The Next Level (She Wrote, Week 6)
by Christine Hawks
For at least the third time that morning, I reminded myself of why I was out in this asphalt desert plastering flyers to windshields already pre-heated from summer’s extended morning sun. Old-timers say that you wear summer in the south. I now understood what they meant. I adjusted my brother’s ball cap I’d borrowed and felt a few tendrils of my sweaty hair attempt to escape from underneath. Hastily, I pushed them back up under the hat and decided that now was a good time to rehydrate.
I made my way back to the mall and entered into the food court. My best friend, Connor, worked at the Diary Queen and was at the register today. Thankfully, I didn’t have to apologize for my appearance or give any details about why I was at the mall looking like that. On a Sunday morning, the mall was definitely not the place to see and be seen.
“Hey, Ellie! How’s it going?” Connor was full of his usual brand of morning chipper.
“Hey, Connor! Same as you, I suppose. Working through another weekend.”
“I take it that it’s break time? What kind of cool and wet can I get you?”
Though tempted by the thought of my favorite Blizzard or even a brain-freeze inducing shake, I was committed to the responsible choice. “Just a water with lots of ice and a to-go cup, please.” I dug into my jean shorts pocket for the $.25 to pay for the cup.
Connor waived the change away. “Every little bit counts, right? Just don’t tell anybody,” he winked. “You’ll owe me a ride to school when you finally buy that car.”
“Fair enough,” I grinned. “Thanks!”
I took a seat on a bench in the shade outside the food court entrance to savor a few sips before finishing up with the last stack of flyers. I picked up one of the flyers, noting that it was printed in color. Someone had spent more money than the norm. I scanned the ad. It was a call for video game testers. Paid video game testers.
I weighed the potential opportunity in my mind. It probably paid at least as much as papering car windshields. And, it would be air conditioned. But, I knew nothing about video games. My little brother, on the other hand, was probably just the right type. He had done odd jobs for neighbors, finally earning enough to buy his Xbox after a year and a half of saving. Between school, homework and filling every other available hour with trying to earn money to buy my own car, I never had the time to spend with him in front of the TV. I likely wasn’t who they were looking for, but, still, how hard could it be?
I scanned the paper for contact information. You had to text to apply. Well, at least I had a cell phone. I pulled it out of my front pocket and responded. After I hit, “send”, I noticed the time. I still had to finish distributing this stack and walk home to get a book finished and reported on for my extra class I was taking in summer school. Such a glamorous life for a sixteen-year-old, I sighed.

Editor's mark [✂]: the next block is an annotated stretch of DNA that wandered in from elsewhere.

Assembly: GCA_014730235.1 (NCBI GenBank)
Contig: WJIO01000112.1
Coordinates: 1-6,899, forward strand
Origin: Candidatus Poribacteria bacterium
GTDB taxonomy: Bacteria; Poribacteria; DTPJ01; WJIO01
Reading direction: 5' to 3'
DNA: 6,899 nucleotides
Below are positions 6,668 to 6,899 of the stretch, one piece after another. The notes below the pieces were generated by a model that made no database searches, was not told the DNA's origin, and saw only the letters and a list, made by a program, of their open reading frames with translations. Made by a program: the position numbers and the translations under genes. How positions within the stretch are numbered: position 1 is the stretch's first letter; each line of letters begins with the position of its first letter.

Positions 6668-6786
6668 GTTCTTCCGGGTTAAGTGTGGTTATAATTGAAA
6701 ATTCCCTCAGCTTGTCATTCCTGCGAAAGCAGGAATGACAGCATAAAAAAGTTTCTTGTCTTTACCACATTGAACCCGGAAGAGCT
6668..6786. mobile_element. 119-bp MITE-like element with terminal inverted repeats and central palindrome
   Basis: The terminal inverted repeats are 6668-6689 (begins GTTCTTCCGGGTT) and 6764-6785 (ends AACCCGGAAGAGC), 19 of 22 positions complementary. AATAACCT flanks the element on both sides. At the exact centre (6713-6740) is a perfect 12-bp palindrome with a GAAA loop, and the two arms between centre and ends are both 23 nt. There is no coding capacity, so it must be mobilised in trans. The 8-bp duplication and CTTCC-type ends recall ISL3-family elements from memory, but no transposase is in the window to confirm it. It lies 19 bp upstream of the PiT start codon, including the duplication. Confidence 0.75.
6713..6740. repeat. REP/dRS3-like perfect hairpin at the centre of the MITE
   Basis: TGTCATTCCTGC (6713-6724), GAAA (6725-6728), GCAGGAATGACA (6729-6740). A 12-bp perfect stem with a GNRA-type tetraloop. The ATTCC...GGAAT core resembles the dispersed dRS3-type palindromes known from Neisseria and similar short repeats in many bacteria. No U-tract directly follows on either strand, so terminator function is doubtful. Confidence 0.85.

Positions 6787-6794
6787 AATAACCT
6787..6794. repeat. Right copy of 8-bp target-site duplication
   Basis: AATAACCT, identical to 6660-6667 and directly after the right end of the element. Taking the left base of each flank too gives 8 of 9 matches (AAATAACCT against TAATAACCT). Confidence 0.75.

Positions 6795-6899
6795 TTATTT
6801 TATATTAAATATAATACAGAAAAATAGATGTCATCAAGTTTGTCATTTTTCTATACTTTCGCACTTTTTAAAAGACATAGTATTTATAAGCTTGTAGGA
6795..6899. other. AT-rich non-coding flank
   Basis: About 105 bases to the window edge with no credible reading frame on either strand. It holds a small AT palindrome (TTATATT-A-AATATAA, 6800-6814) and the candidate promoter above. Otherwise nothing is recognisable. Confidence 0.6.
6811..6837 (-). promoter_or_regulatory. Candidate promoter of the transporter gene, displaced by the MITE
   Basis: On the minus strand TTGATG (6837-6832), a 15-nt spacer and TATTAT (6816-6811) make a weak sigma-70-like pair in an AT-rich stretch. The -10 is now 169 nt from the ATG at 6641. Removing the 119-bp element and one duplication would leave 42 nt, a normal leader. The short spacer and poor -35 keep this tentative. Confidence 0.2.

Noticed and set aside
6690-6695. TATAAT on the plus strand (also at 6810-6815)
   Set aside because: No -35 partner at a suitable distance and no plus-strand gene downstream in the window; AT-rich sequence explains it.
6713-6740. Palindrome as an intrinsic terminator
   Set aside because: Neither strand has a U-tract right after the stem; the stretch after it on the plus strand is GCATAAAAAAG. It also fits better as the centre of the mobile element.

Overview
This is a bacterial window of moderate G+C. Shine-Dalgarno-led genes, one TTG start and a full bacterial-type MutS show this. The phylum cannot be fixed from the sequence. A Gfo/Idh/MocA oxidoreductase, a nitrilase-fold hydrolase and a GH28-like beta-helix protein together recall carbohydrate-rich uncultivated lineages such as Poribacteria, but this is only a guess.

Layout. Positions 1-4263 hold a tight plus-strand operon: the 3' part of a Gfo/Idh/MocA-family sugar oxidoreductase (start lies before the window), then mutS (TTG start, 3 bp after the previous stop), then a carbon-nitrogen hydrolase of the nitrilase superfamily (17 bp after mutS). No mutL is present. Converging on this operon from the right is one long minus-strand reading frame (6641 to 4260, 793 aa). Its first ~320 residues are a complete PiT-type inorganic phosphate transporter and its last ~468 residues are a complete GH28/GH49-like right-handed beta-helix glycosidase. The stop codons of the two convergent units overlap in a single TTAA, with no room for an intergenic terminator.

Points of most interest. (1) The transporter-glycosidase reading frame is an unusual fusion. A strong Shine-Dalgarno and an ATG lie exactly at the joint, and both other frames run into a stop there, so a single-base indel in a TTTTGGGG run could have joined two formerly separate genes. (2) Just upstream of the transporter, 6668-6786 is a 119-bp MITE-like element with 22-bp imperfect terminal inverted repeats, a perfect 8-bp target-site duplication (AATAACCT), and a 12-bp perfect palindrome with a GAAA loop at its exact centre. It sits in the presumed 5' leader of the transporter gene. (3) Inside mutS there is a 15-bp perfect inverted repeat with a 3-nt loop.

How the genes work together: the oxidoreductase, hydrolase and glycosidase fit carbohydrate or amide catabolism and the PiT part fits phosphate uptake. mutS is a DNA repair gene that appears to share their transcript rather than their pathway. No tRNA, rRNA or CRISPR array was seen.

The chirp of my cell phone, alerting me of an incoming text, awoke me from my unplanned nap. Startled, I noticed that I had fallen asleep, face-down, in the middle of Catcher in the Rye. Oops!
I rubbed my eyes and stretched across my bed to retrieve my cell phone.
“Congratulations, Ellie! You have been accepted into the BETA testing program for our new gaming experience,” read message number one.
Interesting, I thought. No need to apply? No qualifications or experience necessary? No concern for demographics? And, I don’t remember giving them my name, just my number. My phone was registered to my Mom. My grandmother’s warning of “If it seems to good to be true, it probably is,” popped into my head.
Message number two followed with a date, time and address for the first test. Next Friday night at 7 at an office park not far from my house. It even included a link to Google Maps from my address to the testing site. A walking route, no less! I know I didn’t text them my address, but maybe they could get that from phone records? Internet? And, how would they know I’d be walking? Most of my friends had cars already. I shrugged to myself. I had a week to decide if I wanted to go. In the meantime, I had to focus on my homework if I had any chance of enjoying a few free hours of what was left of this weekend.
Friday night and I had decided to try my hand at testing video games. I wrote a note for my Mom, letting her know where I’d be, what I was doing and that I’d be home sometime after she finished with work. I tried to make it sound more mundane, less creepy than how I felt from those original texts. I was probably just being dramatic. But, when I looked back at my original text in response to the flyer, the only personal information I had given them was my phone number. I was still puzzled about how they got my name and address. I calmed myself by chalking it up to advances in technology – they are in the business of designing video games, after all. So, after letting my brother know that I had heated up some frozen lasagna for him and Mom, I left, locking the door behind me.
The walk to the address I was given was just under a mile. Being late summer, there was still plenty of daylight left and office park was located in an upscale part of town, known for start-ups backed by venture capitalists. Despite that, I still couldn’t shake the uneasiness I felt.